One of the most important features in Xuni FlexGrid is its ability to customize cell content and cell editors. In previous posts we've examined customizing FlexGrid cells in Xamarin.Forms and iOS, and in this post we'll complete the cycle by covering cell customizations in Android.


GridCellFactory



Creating custom cell content in Android is in some regards similar to the approach taken in Xamarin.Forms in its heavy use of cell factories. The GridCellFactory class is used to create all of the cells in a grid, and by creating your own class that extends GridCellFactory, you can create you own reusable implementation. Much like in Xamarin.Forms, a grid can have only one cell factory, although a single cell factory can handle any number of customized cells in different columns. I'll be referencing the ConditionalFormatting and CustomCells samples included with the FlexGrid101 (located here on GitHub), which is a helpful reference for the implementation. In this article we'll mostly focus on using the createCellContent method for custom cell content as well as the createCellEditor method for custom editors.

Using createCellContent to customize cells()



The first step is to create your own class extending GridCellFactory. By overriding the CreateCell method, you can directly manipulate the cell. The below sample does a check on the Order Count column and colors the cell green for values over 50, and red otherwise:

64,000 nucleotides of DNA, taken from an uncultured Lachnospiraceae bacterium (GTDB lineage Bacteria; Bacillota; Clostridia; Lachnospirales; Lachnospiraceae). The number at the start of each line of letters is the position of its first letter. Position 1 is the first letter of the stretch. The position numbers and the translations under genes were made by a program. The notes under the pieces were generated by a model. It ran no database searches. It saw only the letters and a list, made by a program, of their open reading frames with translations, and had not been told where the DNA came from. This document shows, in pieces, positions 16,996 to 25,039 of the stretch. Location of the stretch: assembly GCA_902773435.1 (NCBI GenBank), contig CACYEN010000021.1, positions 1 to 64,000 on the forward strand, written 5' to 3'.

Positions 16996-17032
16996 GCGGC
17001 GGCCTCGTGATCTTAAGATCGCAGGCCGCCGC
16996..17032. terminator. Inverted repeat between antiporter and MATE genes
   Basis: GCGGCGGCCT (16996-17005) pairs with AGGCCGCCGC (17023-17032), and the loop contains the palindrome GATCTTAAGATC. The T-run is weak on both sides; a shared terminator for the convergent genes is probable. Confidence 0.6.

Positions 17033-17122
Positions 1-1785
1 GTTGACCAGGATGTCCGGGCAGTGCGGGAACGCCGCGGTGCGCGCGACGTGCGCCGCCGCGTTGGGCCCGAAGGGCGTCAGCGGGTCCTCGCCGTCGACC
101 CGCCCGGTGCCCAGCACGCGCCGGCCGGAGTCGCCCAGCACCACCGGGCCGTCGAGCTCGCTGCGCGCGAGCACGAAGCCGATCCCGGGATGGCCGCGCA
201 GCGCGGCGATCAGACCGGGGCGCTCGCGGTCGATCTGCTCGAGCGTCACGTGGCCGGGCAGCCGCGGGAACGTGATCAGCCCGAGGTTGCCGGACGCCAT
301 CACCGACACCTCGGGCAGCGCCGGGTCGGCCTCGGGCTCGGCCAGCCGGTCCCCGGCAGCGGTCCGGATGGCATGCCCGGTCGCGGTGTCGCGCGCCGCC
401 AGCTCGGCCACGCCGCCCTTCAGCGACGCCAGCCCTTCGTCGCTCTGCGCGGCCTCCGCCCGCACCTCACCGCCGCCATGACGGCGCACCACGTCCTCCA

public class ConditionalFormattingCellFactory extends GridCellFactory
{
private Customer mCustomer;

public ConditionalFormattingCellFactory(FlexGrid flexGrid)
{
super(flexGrid);
}

@Override
public void createCellContent(GridPanel gridPanel, FlexGridCanvasRenderEngine renderEngine, GridCellRange cellRange, Rect bounds)
{
// condition to only perform custom formatting on cells under the column orderCount
if (gridPanel.getCellType() == GridCellType.CELL && gridPanel.getColumns().get(cellRange.col).getName().equals("orderCount"))
{
// getting data object
mCustomer = (Customer) gridPanel.getRows().get(cellRange.row).getDataItem();

//change text color based on the order total
if (mCustomer.getOrderCount() >= 50)
{
flexGrid.renderEngine.setFillColor(Color.GREEN);

}
else
{
flexGrid.renderEngine.setFillColor(Color.RED);
}
}

// default method
super.createCellContent(gridPanel, renderEngine, cellRange, bounds);
}

}


Now, to use this cell factory elsewhere, you'll need to instantiate the cell factory and use the setCellFactory method for your grid object:


mGrid.setCellFactory(new ConditionalFormattingCellFactory(mGrid));


The end result:

Conditional Formatting in Xuni FlexGrid for Android

You can also use createCellContent for more advanced use cases, such as embedding other controls into grid cells. The below snip demonstrates embedding a Xuni Gauge named nPerformanceGauge into each cell for a given column:



@Override
public void createCellContent(GridPanel gridPanel, FlexGridCanvasRenderEngine renderEngine, GridCellRange cellRange, Rect bounds)
{

// condition to check cells under column Performance
if (gridPanel.getCellType().equals(GridCellType.CELL) && gridPanel.getColumns().get(cellRange.col).getName().equals("Performance"))
{
// getting data object
mCellPoint = (CustomCellPoint) gridPanel.getRows().get(cellRange.row).getDataItem();

// setting the height and width for the gauge
if (bounds.width() != mCellWidth && bounds.height() != mCellHeight)